The stories in Who's Irish? show us the children of immigrants looking wonderingly at their parents' efforts to assimilate, while the older generation asks how so much selfless hard work on their part can have yielded them offspring who'd sooner drop out of life than succeed at it.
With dazzling wit and compassion, Gish Jen—author of the acclaimed novels Typical American and Mona in the Promised Land—looks at ambition and compromise at century's end and finds that much of the action is as familiar—and as strange—as the things we know to be most deeply true about ourselves.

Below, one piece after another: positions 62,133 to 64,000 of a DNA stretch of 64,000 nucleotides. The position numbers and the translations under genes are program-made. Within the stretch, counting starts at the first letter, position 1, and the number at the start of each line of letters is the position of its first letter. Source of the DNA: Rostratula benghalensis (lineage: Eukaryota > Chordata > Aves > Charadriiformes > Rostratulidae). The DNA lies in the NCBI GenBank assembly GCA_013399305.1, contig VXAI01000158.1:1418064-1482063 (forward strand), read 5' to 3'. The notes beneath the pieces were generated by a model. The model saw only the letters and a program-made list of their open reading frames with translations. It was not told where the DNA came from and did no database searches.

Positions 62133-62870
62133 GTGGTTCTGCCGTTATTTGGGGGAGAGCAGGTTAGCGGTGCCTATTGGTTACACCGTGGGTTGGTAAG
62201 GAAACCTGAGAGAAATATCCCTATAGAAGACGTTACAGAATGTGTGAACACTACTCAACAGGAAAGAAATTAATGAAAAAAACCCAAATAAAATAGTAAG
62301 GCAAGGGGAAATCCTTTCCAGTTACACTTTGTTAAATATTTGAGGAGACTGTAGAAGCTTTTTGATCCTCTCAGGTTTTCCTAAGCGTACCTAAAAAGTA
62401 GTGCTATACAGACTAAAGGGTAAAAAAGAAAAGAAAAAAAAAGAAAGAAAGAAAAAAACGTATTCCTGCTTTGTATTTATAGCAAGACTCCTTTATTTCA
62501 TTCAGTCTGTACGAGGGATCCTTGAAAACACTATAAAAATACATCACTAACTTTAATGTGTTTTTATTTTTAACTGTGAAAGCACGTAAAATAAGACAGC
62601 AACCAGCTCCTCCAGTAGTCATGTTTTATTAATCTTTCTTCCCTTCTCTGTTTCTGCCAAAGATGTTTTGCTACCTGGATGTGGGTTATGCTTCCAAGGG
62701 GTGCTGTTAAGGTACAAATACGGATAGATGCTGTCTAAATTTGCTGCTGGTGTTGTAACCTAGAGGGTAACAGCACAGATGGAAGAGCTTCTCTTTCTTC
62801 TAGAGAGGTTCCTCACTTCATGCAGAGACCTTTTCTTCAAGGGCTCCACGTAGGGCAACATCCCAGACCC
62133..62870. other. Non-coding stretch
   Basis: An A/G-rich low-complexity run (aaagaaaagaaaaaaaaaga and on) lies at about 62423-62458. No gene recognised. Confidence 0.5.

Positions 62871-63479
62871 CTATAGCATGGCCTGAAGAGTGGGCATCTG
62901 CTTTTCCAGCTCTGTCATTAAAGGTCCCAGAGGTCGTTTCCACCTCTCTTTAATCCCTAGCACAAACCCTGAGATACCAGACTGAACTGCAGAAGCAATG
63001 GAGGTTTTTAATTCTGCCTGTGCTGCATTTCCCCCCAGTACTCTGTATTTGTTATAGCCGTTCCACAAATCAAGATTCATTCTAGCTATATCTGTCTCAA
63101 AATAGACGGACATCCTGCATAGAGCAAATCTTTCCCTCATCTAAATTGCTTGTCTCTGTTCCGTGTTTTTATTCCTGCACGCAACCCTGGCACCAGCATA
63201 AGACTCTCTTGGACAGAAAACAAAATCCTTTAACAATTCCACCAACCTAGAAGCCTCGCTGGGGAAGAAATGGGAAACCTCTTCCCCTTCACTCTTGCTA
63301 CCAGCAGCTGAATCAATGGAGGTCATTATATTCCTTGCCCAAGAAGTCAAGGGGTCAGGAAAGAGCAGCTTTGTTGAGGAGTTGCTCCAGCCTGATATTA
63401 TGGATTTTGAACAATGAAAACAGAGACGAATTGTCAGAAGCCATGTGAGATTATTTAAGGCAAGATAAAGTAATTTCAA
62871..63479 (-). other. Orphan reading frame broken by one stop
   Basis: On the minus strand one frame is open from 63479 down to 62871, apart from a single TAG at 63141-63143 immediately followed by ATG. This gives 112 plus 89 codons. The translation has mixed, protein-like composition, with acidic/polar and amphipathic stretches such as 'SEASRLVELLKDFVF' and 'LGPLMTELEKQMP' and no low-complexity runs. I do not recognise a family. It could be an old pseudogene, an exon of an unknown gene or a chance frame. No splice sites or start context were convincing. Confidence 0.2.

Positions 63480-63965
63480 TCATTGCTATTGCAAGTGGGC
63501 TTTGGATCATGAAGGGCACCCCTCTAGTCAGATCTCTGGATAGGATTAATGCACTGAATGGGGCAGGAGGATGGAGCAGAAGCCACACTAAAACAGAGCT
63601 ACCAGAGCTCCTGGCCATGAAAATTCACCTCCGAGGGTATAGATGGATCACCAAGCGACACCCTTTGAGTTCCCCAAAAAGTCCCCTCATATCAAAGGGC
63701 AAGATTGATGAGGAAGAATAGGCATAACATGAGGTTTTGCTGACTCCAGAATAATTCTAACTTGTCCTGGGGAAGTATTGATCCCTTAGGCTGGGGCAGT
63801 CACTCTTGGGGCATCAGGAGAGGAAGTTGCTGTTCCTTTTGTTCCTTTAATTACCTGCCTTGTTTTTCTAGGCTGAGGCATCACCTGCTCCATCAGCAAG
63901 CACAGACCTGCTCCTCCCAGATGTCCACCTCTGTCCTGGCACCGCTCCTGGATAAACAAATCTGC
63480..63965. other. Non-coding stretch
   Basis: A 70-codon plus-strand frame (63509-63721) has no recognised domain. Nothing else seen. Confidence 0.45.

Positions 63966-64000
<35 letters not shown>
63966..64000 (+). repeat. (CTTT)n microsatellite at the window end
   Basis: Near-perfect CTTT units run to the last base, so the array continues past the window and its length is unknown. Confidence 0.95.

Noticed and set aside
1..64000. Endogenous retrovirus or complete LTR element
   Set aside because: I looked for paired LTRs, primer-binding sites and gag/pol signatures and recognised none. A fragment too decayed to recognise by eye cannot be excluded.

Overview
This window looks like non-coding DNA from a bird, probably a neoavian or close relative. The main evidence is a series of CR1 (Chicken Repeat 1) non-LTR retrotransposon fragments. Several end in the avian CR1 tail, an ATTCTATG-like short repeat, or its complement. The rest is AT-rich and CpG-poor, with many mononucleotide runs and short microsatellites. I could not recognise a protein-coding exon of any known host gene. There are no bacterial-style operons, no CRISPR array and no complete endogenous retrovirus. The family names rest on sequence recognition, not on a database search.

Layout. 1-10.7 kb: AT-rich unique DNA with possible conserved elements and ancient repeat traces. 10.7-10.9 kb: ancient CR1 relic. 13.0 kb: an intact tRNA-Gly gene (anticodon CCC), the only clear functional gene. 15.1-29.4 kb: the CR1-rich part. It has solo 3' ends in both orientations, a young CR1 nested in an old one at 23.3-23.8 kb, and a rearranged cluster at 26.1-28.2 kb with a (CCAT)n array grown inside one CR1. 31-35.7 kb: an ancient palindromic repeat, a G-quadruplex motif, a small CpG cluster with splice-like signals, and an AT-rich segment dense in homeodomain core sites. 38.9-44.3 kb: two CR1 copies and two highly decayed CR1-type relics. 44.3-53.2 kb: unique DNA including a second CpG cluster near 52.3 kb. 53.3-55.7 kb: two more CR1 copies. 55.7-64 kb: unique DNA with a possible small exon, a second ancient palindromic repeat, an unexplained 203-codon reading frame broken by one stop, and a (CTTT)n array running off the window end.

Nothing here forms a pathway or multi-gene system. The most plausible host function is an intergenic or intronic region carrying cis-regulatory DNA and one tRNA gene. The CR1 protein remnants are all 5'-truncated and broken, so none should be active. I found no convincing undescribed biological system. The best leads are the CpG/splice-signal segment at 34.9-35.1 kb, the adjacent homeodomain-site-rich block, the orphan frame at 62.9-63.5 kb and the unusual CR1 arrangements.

The Chinese-American author (Typical American, Mona in the Promised Land) is a known quantity by now, though her sometimes uproarious but just as often compassionate tales of culture clash always manage to find some new and surprising angles from which to ambush the reader. There are two novella-length tales in this breezy, assured collection: Duncan in China tells of a young man, a dropout at home, who achieves a certain bizarre status on a prolonged visit to contemporary China, and of the perplexing choices he has to make when all his usual assumptions are turned on their heads. House, House, Home is the account of Pammies two marriages, to wry, eccentric Scandinavian Sven and, later, to massively laid-back Carver from Hawaii, and the sorts of space these very different men give her to move in. As always with Jen, a multitude of details, domestic and behavioral, are acutely observed, and the impact, in barely 80 pages, is that of a much longer work. The title story is a delightfully rueful account of a Chinese grandmother trying to come to terms with her spoiled Irish grandchild, Birthmates is a cunningly woven mixture of farce and pathos about a born loser looking for a job at a convention and In the American Society portrays the mixed dignity and foolishness of a traditional Chinese man trying, and failing, to adapt to our odd mores.